https://leoadambiga.com/2010/08/14/bob-boozer-basketball-immortal

Prodigal Son: Marlin Briscoe takes long road home (from my Omaha Black Sports Legends series, Out to Win: The Roots of Greatness)

https://leoadambiga.com/2010/08/13/prodigal-son-mar…e-long-road-home/

Don Benning: Man of Steel (from my Omaha Black Sports Legends series, Out to Win: The Roots of Greatness)

https://leoadambiga.com/2010/07/17/don-benning-man-…ots-of-greatness

Dana College Legend Marion Hudson, the greatest athlete you’ve never heard of before (from my Omaha Black Sports Legends series, Out to Win: The Roots of Greatness)

https://leoadambiga.com/2010/07/14/marion-hudson-th…ots-of-greatness/

Soul on Ice – Man on Fire: The Charles Bryant Story (from my Omaha Black Sports Legends series, Out to Win: The Roots of Greatness)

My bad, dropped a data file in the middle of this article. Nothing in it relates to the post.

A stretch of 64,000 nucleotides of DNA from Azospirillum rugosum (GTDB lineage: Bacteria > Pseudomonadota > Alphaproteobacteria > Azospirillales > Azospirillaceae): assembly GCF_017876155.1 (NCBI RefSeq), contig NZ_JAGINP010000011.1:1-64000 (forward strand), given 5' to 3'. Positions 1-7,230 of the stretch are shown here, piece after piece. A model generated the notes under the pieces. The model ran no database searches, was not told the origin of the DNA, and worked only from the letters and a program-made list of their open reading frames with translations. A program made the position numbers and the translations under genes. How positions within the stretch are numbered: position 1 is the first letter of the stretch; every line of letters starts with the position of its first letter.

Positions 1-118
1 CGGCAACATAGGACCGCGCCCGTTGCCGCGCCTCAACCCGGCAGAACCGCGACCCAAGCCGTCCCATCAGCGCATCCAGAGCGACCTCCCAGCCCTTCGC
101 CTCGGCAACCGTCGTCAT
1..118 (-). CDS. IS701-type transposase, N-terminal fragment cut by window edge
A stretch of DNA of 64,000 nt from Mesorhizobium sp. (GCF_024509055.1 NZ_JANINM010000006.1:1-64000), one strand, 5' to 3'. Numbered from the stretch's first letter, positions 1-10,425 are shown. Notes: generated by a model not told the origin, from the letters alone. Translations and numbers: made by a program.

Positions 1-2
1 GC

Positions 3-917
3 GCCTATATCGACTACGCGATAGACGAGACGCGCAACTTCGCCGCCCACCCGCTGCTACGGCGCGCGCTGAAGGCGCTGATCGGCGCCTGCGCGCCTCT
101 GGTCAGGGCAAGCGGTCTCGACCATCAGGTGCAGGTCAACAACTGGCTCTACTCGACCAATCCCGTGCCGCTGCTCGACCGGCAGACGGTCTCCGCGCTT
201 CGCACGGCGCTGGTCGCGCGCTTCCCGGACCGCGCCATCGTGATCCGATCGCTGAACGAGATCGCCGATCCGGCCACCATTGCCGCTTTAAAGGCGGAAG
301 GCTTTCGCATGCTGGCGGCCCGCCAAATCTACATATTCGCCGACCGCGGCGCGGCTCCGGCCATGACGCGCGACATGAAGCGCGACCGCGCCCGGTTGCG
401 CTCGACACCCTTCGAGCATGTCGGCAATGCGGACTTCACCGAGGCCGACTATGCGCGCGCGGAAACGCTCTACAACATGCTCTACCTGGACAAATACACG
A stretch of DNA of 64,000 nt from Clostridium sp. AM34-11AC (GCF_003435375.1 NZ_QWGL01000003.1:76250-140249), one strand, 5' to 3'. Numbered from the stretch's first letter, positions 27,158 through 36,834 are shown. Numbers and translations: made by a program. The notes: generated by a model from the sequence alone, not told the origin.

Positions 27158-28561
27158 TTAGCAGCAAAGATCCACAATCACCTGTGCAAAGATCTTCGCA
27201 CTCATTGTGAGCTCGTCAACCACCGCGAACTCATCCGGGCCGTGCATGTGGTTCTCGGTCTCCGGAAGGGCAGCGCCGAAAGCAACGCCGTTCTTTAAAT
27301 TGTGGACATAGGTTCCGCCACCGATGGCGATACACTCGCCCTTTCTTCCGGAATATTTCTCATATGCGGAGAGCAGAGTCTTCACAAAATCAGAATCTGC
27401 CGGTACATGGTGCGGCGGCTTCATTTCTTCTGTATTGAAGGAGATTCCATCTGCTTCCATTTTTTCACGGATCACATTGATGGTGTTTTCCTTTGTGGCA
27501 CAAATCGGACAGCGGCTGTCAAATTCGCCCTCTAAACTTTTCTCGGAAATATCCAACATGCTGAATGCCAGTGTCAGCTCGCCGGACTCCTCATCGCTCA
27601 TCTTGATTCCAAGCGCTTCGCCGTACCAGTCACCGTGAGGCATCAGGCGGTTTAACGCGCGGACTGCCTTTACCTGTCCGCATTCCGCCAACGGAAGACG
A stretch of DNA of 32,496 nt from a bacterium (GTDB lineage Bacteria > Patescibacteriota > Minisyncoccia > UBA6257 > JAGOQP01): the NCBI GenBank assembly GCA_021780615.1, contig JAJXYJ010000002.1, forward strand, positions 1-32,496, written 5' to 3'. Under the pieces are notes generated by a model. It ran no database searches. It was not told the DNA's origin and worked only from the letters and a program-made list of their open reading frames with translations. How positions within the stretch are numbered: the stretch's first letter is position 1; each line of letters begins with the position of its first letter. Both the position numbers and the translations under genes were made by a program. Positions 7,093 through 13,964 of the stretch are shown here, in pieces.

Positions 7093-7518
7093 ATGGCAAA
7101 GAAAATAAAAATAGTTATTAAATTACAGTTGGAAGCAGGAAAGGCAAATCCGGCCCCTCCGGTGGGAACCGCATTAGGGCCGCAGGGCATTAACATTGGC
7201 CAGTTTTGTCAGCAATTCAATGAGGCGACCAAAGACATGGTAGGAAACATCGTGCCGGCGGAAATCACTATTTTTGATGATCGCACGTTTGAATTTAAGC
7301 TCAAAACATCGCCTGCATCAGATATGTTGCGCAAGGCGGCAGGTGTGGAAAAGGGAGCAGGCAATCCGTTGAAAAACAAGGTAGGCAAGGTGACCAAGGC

https://leoadambiga.com/2011/12/09/soul-on-ice-man-…ots-of-greatness/

The Boxers – Sweet Scientists from The Hood (from my Omaha Black Sports Legends series, Out to Win Series: The Roots of Greatness)

https://leoadambiga.com/2012/08/11/from-my-series-o…ts-from-the-hood/ 

The Wrestlers – Masters in the Way of the Mat (from my Omaha Black Sports Legends series, Out to Win Series: The Roots of Greatness) 

https://leoadambiga.com/2012/08/11/from-my-series-o…e-way-of-the-mat

A Brief History of Omaha’s Black, Urban, Inner-City Hoops Scene (from my Omaha Black Sports Legends series, Out to Win: The Roots of Greatness)

https://leoadambiga.com/2012/06/25/from-my-series-o…city-hoops-scene/

Neal Mosser, A Straight-Shooting Son-of-a-Gun (from my Omaha Black Sports Legends series, Out to Win: The Roots of Greatness)

https://leoadambiga.com/2012/06/16/from-my-series-o…ing-son-of-a-gun

Alexander the Great’s Wrestling Dynasty – Champion Wrestler and Coach Curlee Alexander on Winning (from my Omaha Black Sports Legends series, Out to Win: The Roots of Greatness)

https://leoadambiga.com/2012/04/17/from-my-series-o…ander-on-winning

Black Women Make Their Mark in Athletics (from my Omaha Black Sports Legends series, Out to Win: The Roots of Greatness)

https://leoadambiga.com/2012/04/10/from-the-series-…ark-in-athletics